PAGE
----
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of an alchemist, who projected a bridge of gold over the river Thames near London, crowned with pinnacles of gold, which being studded with carbuncles, diffused a blaze of light in the dark". I will add a few lines only, as a specimen of his versification.

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Wherefore he would set up in higth
That bridge, for a wonderfull sight,
With pinnacles guilt, shininge as goulde,
A glorious thing for men to behoulde.
Then he remembered of the newe,
Howe greater fame shulde him pursewe,
If he mought make that bridge so brighte,
That it mought shine alsoe by night:
And so continewe and not breale,
Then all the londe of him would speake, &c."

Norton's heroes in the occult sciences are Bacon, Albertus Magnus, and Raymond Lully, to whose specious promises of supplying the coinage of England with inexhaustible mines of philosophical gold, king Edward the Third became an illustrious dupe

George Ripley, Norton's cotemporary, was accomplished in many parts of erudition; and still maintains his reputation as a learned chemist of the lower ages. He was a canon regular of the monastery of Bridlington in Yorkshire, a great traveller, and studied both in France and Italy. At his return from abroad, pope Innocent the Eighth absolved him from the observance of the rules of his order, that he might prosecute his studies with more convenience and freedom. But his convent not concurring with this very liberal indulgence, he turned

m Pag. 26.

his long stay at Rhodes, gave the knights Pag. 26.

of Malta 100,0001. annually, towards • Ashmol. ubi supr. p. 443. 467. And maintaining the war against the Turks. Camden's Rem. p. 242. edit. 1674. By Ubi supr. p. 458. Ashmole could not the way, Raymond Lully is said to have have made this incredible assertion, with died at eighty years of age, in the year out supposing a circumstance equally 1915. Whart. App. Cave, cap. p. 6. incredible, that Ripley was in actual pos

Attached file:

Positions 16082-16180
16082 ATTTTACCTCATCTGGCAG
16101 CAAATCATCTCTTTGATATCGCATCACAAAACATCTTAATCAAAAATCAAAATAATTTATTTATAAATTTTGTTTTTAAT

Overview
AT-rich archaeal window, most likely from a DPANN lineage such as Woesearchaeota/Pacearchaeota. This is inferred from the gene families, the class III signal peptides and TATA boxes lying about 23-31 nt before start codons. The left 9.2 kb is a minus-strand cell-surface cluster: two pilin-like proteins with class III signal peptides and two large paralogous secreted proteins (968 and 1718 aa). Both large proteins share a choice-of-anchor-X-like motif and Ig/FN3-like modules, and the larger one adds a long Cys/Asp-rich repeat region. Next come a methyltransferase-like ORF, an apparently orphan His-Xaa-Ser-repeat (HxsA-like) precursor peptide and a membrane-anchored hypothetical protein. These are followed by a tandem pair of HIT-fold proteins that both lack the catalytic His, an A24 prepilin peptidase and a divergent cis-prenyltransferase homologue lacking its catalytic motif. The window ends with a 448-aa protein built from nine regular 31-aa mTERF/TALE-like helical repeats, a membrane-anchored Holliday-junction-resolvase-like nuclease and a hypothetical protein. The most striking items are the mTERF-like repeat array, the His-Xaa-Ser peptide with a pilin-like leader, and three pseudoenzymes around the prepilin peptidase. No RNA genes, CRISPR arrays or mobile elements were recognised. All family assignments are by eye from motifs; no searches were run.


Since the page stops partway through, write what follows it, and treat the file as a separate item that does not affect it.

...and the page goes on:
P Ashmole says, that Ripley, during session of the Philosopher's Stone.

Carmelite at saint Botolph's in Lincolnshire, and died an anachorite in that fraternity in the year 1490°. His chemical poems are nothing more than the doctrines of alchemy cloathed in plain language, and a very rugged versification. The capital performance is THE COMPOUND OF ALCHEMIE, written in the

year 1471". It is in the octave metre, and dedicated to Edward the Fourth. Ripley has left a few other compositions on his favourite science, printed by Ashmole, who was an enthusiast in this abused species of philosophy. One of them, the MEDULLA, written in 1476, is dedicated to archbishop Nevil". These pieces have no other merit, than that of serving to develope the history of chemistry in England.

W

P. 107.

· Ashmol. p. 455. seq. Bale, viii. 49. dered to be painted in Westminster abPits. p. 677.

bey, upon an arch where the waxen kings * Ashmol. THEATR. CHEM. p. 193. It and queens are placed : but that it was was first printed in 1591. 4to. Reprinted obliterated with a plasterer's brush by by Ashmole, THEATR. CHEM. ut supr. the puritans in Oliver's time. He also

It has been thrice translated mentions a large and beautiful window, into Latin, Ashm. ut supr. p. 465. See behind the pulpit in the neighbouring Ibid. p. 108. 110. 122. Most of Rip- church of saint Margaret, painted with ley's Latin works were printed by Lud. the same subject, and destroyed by the Comhachius, Cassel. 1619. 12mo. same ignorant zealots, who mistook these

* He mentions the abbey church at innocent hieroglyphics for some story in Westminster as unfinished. Pag. 154. a popish legend. Ashmol. ibid. 211. st. 27. P. 156. and st. 34.